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Good review Doug and right to let the pictures do the talking and to focus on the DCC chip installation.


Just some further thoughts on Dennis's point about diecast models.

We live in a world where mail order is making up an ever increasing proportion of sales.

I dread shipping diecast products because its like shipping a small lead weight. When these packages are dropped they land with an almighty thud and if I do get shipping issues it is inevitably something with a high metal content that takes damage (Hornby Dublo, Wills Finecast, etc). Now I do my best with this with the experiance that I have but when parcels get dented as a result of loose packaging diecast products still get damaged.

I now insist on an insured delivery for all diecast locomotive products and put fragile stickers around the outside of the box.

Strange how I don't need to do this for the majority of plastic locomotives!


I do genuinely feel that Doug's model had some bad luck during shipment and it was dropped and landed on its back in some way which weakened the joint. Although the point made by Doug about the DCC chip position is a useful one.

And if nothing else it does indicate that Hornby go to great lengths to make sure the shape of a locomotive is right and that accurate representations of a wide range of examples can be produced. And if this means producing a boiler in several sections then they will take the trouble to do this.

Happy modelling
Gary
 

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That may be but I do recall LisaP4 saying that a brass Flying Scotsman had been produced in the past at a cost of some $2000!

And Japanese brass locomotives go for £300-£400 in the UK.

You pays your money and you take your choice to be honest. Metal will always be a lot more than plastic.

Doug has been unlucky but for £75 to £80 the Hornby Flying Scotsman is good value for money with very fine detail although as stated in the review she does require careful handling. Think of the loco as a fine lady and you won't go far wrong!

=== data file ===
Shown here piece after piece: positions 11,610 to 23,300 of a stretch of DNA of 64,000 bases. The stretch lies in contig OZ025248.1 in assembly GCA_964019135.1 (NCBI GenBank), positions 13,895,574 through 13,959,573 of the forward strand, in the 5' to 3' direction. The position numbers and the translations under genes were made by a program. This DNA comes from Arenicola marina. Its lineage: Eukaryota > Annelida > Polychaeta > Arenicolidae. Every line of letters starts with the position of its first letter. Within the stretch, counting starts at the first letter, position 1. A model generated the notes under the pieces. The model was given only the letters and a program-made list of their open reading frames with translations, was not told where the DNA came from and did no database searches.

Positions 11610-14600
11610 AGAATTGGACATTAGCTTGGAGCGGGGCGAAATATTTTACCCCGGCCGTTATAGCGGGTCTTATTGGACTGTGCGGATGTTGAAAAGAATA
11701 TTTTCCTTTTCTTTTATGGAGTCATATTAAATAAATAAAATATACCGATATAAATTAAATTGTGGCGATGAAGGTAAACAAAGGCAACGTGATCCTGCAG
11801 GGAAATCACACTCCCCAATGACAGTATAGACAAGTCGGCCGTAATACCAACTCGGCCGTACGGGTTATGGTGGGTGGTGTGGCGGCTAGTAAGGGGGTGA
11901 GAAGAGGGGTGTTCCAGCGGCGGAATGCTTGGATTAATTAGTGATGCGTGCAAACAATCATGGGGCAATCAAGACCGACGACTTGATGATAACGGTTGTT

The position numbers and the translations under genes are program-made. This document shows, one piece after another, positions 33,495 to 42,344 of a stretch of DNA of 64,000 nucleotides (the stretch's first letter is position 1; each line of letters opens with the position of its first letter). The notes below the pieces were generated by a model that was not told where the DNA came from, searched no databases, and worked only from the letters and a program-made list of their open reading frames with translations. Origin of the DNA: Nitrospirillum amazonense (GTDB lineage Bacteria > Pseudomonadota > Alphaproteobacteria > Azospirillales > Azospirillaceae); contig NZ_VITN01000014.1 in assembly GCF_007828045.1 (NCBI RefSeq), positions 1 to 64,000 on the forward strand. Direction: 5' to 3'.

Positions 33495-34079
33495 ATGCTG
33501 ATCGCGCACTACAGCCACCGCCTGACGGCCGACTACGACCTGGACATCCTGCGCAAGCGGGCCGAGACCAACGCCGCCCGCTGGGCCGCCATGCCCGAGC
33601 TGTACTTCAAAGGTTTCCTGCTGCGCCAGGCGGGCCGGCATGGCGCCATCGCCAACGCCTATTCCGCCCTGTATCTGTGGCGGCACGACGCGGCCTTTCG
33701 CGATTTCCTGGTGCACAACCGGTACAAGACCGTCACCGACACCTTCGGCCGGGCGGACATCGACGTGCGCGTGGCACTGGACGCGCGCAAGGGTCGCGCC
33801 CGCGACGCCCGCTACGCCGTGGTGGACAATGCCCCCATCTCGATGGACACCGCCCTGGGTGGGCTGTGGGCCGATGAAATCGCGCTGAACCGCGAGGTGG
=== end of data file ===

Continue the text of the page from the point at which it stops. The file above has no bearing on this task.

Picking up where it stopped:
Happy modelling
Gary
 

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There seem to be a circular argument going on here.

We have a plastic body, made in more than one piece, that breaks - easily.
This is immediately blamed on ham-fisted post office workers in a bid to deflect any possible criticism that might be attached to either the basic design or the workmanship of this obviously very delicate plastic model. Is there any evidence that it was dropped in transit? Was the packaging adequate? Was the packaging damaged? Was there any sign of damage to the loco when it was unpacked? At this point we do not know and should not leap to unjustified conclusions.
QUOTE I now insist on an insured delivery for all diecast locomotive products and put fragile stickers around the outside of the box.
Strange how I don't need to do this for the majority of plastic locomotives!
Strange indeed, as it completely contradicts what appears to have happened to the plastic review model! Surely no one could possibly think that plastic is tougher than metal? To which one really must add that diecast locos maintain their value largely on the basis that they have maintained their bodily integrity.

It seems pretty obvious that a two-piece boiler is absolutely asking for trouble at the inherently weak joint and that that particular mishap simply could not have happened if the boiler had been manufactured as a single piece. It would have been even less likely to happen if it had been made of metal in a single piece.

The implication that Marklin's difficulties are a result of their bodies being diecast metal, as opposed to plastic, is amusingly simplistic! Their difficulties are considerably more complex than that.

Other than the unfortunate split boiler incident, the Scotsman appears to be a very fine model indeed and one that I would be delighted to own myself. But it highlights yet again the manufacturer's difficulty in providing fine detail and attachements while still maintaining an adequate degree of kid-proofness. (or even Doug-proofness!)